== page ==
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For Indiana quarterback Michael Penix, the wait (and weight) continues



LOUISVILLE, Ky. — You want Heisman Trophy odds, the fine folks at CircaSports have Heisman odds for the 2020 season.

You can obviously find Trevor Lawrence of Clemson (bet $100 to win $700) or Justin Fields of Ohio State (bet $100 to win $550).

Keep digging. CircaSports calculated odds on 367 guys.

There’s Micale Cunningham of Louisville as well as his teammate Javian Hawkins. If you like Hawkins, a running back, your $100 investment would turn into $12,500 if he strikes the Heisman pose, the way Lamar Jackson did. For Cunningham, the quarterback, the return is $10,000 on $100.

If you love long-shots, here is another name to consider:

Indiana quarterback Michael Penix Jr, who retreated to his family home in Tampa, Fla., waiting out the novel coronavirus.

“Whenever you have limited resources and adversity out there, sometimes people change their ways,” Penix said in a teleconference arranged by the IU athletics department Tuesday.

“That’s something I’ve been working on that I don’t do.”

Penix will start the 2020 season at the same Heisman odds as Hawkins — win $12,500 on a $100 wager. But if Indiana does something totally ridiculous, like steal its season-opening Friday night game at Wisconsin Sept. 4, you might beat the rush and get a bargain.

“Mike Penix can do it all — read (defenses), accuracy,” said Tiawan Mullen, a top defensive back on coach Tom Allen’s IU team. “Mike Penix can do it all.

“He’s a great leader. I feel like he’s going to take us far this season. The next step for IU football is to keep building, that we can be consistent, that after one (winning) year, we’re not going to go backwards.”

OK, Penix is a certified Heisman longshot. So are about 360 guys on the CircaSports list. Anthony Thompson is the only Indiana player to make it to New York City for the Heisman ceremony.

The novel coronavirus put football on hold. We’ve been encouraged to use our imaginations.

Raise your hand if you had Obi Toppin of Dayton as your college basketball player of the year last November.

I’ll confidently make the argument that Penix will be one of the top storylines in the Big Ten as Indiana tries to improve on its eight-win season.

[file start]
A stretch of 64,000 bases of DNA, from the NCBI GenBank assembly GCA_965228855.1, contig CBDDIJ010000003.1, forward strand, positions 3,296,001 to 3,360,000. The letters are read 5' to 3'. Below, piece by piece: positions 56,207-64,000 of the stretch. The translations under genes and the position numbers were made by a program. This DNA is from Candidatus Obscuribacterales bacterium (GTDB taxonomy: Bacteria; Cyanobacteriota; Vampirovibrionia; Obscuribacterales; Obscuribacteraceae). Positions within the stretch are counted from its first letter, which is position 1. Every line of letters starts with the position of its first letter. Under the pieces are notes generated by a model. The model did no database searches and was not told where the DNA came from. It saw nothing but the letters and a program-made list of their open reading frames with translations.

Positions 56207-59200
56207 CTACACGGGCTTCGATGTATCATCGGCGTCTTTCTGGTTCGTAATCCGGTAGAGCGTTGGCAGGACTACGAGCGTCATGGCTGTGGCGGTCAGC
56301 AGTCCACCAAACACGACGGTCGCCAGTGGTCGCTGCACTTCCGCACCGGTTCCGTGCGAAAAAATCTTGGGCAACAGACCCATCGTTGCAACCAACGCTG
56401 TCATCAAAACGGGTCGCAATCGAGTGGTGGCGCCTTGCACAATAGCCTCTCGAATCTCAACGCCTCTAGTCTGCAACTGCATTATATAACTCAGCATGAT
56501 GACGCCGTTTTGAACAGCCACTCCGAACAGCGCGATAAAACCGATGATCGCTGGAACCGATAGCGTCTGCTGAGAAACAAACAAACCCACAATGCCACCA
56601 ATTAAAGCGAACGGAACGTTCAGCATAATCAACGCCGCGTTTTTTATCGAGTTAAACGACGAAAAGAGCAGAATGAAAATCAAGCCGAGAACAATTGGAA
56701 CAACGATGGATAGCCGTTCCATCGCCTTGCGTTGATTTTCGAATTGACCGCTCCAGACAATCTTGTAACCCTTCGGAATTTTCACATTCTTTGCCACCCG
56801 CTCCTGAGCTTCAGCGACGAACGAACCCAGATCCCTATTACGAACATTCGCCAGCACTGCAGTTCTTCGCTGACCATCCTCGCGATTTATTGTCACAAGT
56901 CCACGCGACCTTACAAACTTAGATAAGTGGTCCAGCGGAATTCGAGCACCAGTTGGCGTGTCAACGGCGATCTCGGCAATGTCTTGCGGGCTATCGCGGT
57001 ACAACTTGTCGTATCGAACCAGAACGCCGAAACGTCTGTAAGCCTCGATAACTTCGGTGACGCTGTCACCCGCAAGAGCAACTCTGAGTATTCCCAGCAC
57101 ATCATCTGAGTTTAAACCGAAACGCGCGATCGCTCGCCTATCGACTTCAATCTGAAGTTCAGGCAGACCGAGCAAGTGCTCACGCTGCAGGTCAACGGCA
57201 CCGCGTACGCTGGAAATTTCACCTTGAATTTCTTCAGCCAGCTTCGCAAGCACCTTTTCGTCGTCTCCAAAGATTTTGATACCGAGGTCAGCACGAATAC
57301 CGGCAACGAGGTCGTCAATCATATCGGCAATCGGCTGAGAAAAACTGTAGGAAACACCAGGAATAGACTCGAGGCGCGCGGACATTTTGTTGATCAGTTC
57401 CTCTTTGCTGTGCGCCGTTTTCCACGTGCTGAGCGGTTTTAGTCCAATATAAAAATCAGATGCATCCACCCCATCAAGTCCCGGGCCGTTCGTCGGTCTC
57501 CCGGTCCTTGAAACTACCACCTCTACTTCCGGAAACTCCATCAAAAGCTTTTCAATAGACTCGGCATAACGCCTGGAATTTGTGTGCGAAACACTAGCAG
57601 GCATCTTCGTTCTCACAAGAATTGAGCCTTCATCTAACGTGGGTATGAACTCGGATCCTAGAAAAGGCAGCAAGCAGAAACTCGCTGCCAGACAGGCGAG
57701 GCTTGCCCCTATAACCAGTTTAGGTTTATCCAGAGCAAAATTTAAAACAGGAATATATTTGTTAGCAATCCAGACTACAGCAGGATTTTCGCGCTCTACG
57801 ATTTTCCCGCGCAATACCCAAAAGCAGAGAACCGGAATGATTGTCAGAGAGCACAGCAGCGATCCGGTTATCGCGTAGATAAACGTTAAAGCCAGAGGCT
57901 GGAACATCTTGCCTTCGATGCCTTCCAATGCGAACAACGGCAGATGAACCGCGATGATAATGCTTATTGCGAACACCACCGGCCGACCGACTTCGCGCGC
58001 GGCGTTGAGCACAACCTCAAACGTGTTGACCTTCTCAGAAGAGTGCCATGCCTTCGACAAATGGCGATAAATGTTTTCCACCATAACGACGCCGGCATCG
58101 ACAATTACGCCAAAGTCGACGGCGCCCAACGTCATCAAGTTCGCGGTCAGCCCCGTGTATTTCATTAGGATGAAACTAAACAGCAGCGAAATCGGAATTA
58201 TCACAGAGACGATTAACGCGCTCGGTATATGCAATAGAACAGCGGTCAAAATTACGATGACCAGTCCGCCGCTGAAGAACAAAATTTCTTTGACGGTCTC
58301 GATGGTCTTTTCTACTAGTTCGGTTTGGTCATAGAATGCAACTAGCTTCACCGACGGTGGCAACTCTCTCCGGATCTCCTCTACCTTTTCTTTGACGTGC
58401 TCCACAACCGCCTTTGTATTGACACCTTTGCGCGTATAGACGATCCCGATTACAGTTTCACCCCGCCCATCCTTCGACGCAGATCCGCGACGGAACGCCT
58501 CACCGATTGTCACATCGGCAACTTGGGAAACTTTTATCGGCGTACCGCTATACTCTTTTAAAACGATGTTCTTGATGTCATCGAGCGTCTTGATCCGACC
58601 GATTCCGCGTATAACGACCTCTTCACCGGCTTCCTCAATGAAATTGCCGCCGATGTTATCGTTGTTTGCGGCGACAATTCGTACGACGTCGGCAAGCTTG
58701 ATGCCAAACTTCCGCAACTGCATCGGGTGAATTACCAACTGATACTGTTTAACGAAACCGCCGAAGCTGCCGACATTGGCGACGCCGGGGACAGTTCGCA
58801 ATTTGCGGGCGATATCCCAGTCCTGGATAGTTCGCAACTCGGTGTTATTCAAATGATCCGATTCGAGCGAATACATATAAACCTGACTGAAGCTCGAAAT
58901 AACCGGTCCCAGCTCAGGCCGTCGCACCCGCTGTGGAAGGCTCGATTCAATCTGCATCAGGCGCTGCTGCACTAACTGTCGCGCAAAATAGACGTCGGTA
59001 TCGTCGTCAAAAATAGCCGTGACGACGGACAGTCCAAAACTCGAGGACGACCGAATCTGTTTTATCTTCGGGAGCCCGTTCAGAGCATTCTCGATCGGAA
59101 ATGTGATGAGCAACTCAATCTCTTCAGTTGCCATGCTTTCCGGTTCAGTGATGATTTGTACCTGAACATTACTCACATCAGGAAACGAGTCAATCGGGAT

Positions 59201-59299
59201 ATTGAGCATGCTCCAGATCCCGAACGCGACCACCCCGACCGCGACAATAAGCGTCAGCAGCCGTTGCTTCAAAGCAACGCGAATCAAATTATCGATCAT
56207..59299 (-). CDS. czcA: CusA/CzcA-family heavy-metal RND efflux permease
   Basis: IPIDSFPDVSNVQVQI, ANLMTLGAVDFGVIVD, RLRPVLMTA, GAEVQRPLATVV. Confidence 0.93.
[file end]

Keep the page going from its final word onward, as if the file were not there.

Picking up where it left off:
With some quarterbacks, people track their completion percentage. With Penix, they track his weight, especially after he added more than 15 pounds to his narrow, 6-foot-3 frame.

Penix is pushing 220 pounds while retaining the quickness that made him a dangerous runner. He was closer to 190 when he de-committed from Tennessee and signed with IU before the 2018 season.

IU coach Tom Allen recruited Aaron Wellman from the New York Giants to direct the football program’s athletic performance staff. Yes, from the NFL franchise from New York City to Bloomington.

Wellman and the IU training staff directed Penix to maintain his body mass, a concern generated by the knee (2018) and shoulder (2019) injuries that Penix suffered the last two seasons.

Penix said he was 100 percent before Indiana canceled classes and spring football practice because of the novel coronavirus last month.

He returned to Tampa, where he said there has been one benefit to returning home — his mother is a fantastic cook.

“My weight has definitely been staying the same or if not gone up a little bit,” he said “I’m for sure not losing any weight.

“I know that’s something I have to continue to push on That’s a big factor that I push myself on. I just can’t go out and not come back at my (proper) weight. That would be letting my team down and that’s just not something I’m going to do.”

In 2019, Penix played in six games and completed at least 60 percent of his throws in all of them, including a 33 of 42 (78.6 percent) performance against Michigan State. Twice he was voted Big Ten freshman of the week.

He won five games and pushed veteran quarterback Peyton Ramsey to the bench, starting with the season opener against Ball State.

But for Penix, the 2019 season ended the way his 2018 season ended — with an injury.

He missed the Hoosiers’ final four games. It was Ramsey who directed IU past Purdue for the the Old Oaken Bucket as well as their eighth victory. It was Ramsey who nearly delivered a victory over Tennessee in the Gator Bowl.

As good as Ramsey was, Penix remained the Future. Ramsey realized that. He took advantage of his graduate transfer status and jumped to Northwestern.

Now it’s up to Penix to lead the team — and remain healthy. Ramsey is not around as a safety net this season.

“I’m definitely ready,” Penix said. “There’s nothing holding me back now.”

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